Sunday, 24 June 2012

No 20 - Boon Hall, Charleston

Hi from Clare,                                                       Saturday 23rd June 2012

Part two of sight seeing in Charleston South Carolina.

We visited Boon Hall which is a working plantation dating back to the late 1600. We spent about 4 hours touring the house, the slave quarters and a coach tour of the plantation. The best part is the entrance to the property, which is stunning. We drove through two ¾ mile rows of 250 year-old live oak trees with Spanish moss festooning from the branches - truly beautiful. The worst part is the area known as the lowlands is a paradise for mosquitoes. We had great clouds of them swarming around us. Fortunately for us Andrew brought the repellent which we applied liberally throughout our visit.

250 year old Oak Avenue and 1936 Boon Hall

In the seventeen and eighteen hundreds Boon Hall was a slave run cotton plantation. The whole slave story is pretty sickening. The poor devils had no life at all. When they arrived from Africa they were auctioned off and families split up with mother, father and children going in different directions. Once on a plantation they were not allowed to leave the plantation, so they never saw their families again. They worked from dawn to dark (or in Gullah language from "can't see" to "can't see") and there is plenty of evidence of whippings, hangings, burning at the stake, rape and brutality.

Original brick slave quarters & City Slave Mart

The workers slept close to the cotton fields with 20 to a small wooden shed with no windows and dirt floors. I read that each slave might get a blanket every three years. They were fed on a meagre diet of grits (corn cereal) and beans. At Boon Plantation there were 27 brick quarters for skilled slaves. These quarters were close to the house and seen as a status symbol for the owner, boasting to visiting white folk that owning slaves costs money. There were two families and normally 15 skilled slaves in these small quarters but at least they had a fire place. A recent archaeological dig revealed that many animal bones were buried under the slave's quarters. They must have gone out at night (at great risk) to hunt for meat. In fact what the archaeologists found is that these slaves had a better diet than the landowners - good for them.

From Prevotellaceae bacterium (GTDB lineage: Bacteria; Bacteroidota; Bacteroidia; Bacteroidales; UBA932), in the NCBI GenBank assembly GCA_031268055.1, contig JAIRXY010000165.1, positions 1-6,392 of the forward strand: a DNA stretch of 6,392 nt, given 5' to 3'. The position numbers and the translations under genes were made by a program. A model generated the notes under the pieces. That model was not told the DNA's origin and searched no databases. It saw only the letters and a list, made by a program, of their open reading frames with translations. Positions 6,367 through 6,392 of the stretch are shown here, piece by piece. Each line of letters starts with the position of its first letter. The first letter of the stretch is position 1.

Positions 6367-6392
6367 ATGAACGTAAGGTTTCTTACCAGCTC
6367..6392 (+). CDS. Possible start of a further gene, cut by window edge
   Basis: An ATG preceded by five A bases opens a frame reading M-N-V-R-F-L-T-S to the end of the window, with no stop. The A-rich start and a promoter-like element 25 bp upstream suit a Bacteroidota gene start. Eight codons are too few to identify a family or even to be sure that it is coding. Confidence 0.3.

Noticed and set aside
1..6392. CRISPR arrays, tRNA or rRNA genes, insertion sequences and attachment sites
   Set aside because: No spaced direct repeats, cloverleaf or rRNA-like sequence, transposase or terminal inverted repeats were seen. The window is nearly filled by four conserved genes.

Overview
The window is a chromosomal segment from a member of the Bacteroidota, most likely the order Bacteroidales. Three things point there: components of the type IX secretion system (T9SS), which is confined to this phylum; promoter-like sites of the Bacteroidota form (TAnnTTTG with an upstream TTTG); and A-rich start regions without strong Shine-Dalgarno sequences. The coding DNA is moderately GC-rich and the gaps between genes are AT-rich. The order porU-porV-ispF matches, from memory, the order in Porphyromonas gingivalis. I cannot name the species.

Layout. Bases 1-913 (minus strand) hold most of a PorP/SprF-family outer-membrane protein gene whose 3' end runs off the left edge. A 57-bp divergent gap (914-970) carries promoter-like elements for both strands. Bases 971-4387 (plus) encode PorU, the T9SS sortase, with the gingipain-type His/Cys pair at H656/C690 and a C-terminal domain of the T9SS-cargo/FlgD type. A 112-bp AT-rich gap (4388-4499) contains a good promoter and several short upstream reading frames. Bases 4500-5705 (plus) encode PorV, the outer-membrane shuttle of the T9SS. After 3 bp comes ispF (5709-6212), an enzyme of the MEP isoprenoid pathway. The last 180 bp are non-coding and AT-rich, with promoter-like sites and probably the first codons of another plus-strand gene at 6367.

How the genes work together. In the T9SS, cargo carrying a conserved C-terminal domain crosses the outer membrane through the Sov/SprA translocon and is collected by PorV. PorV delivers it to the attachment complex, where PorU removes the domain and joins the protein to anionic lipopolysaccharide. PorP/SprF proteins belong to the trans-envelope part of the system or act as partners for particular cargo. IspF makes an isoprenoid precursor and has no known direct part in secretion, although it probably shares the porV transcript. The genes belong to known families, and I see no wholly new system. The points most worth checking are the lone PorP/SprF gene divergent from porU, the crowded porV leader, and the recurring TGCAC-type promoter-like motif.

I was shocked to discover that on today's values the average price of a slave was $25,000 to $40,000 depending on their skill level. However any children born to slaves were born into slavery and so after a period of time and numerous babies, the initial investment looked pretty good.

We read that 3% of the population of Charleston owned 95% of the slaves. Most of these families were the political movers and shakers including the Governor who owned 1700 slaves. Some of the whites owned a million dollars worth of slaves (on today's prices) so they didn't want to see the abolition of slavery and the demise of their fortune. Interestingly the cotton industry collapsed when slavery was abolished because no one else would do the work. America stopped importing slaves from Africa in 1808 but slavery continued until the Civil War around 1865. In the Slave Mart we read that a total 750,000 slaves both imports and domestic passed through Charleston.

Heyward-Washington House & Nataniel Russell House

We visited a few of the historic homes. The Heyward-Washington House built in 1772 and named such because George Washington stayed there for a week when touring the southern states (it's a bit like Elvis slept here). It is known as Charleston's Revolutionary War House as the owner was a patriot and signer of the Declaration of Independence. It was furnished with Charleston made furniture and had a formal 18th century garden.

We then went to the Nathaniel Russell House built in 1808 and recognized as one of America's most significant neoclassical dwellings. It has a very graceful interior with elaborate plasterwork, geometrically shaped rooms and a magnificent free-flying staircase (unfortunately no photos allowed). Nathaniel was a merchant, an importer and exporter and owner of a rice plantation. He is recorded as owning the largest number of slaves totalling 1861.

Charleston residential district

Each day we would walk into town via a different street. I loved the Classic Georgian houses, which in England were built with stone, but in the USA were replicated in timber. We also went down to Rainbow Row which represents the longest cluster of Georgian row houses in the US and dates back to 1680. After the Civil War (1860s) and decades of neglect the houses were declared a slum. However the Preservation Society of Charleston restored them back in 1920. It's just another wonderful success story of how Charleston has restored and preserved their history for all to enjoy. I hope we will call into Charleston on our way back down the coast as there is still plenty to see.

Rainbow Row & the waterfront Boulevarde

We are currently in Beaufort, North Carolina after sailing overnight from Charleston and arriving here in the early hours of Thursday. Andrew caught two Mahi Mahi on the trip so we have been enjoying succulent fish dinners. We will explore the small town today before heading north via the Intra Coastal Waterway (ICW). This will be a new experience for us as we have shallow water, tides and low bridges to negotiate. We will be able to sail in some places but for most of the time we will be motoring. We have heard that the ICW is beautiful so I will let you know in our next newsletter.

Love Candy xx

At 5:29 PM23/06/2012 (utc) our position was 34°42.91'N 076°39.91'W

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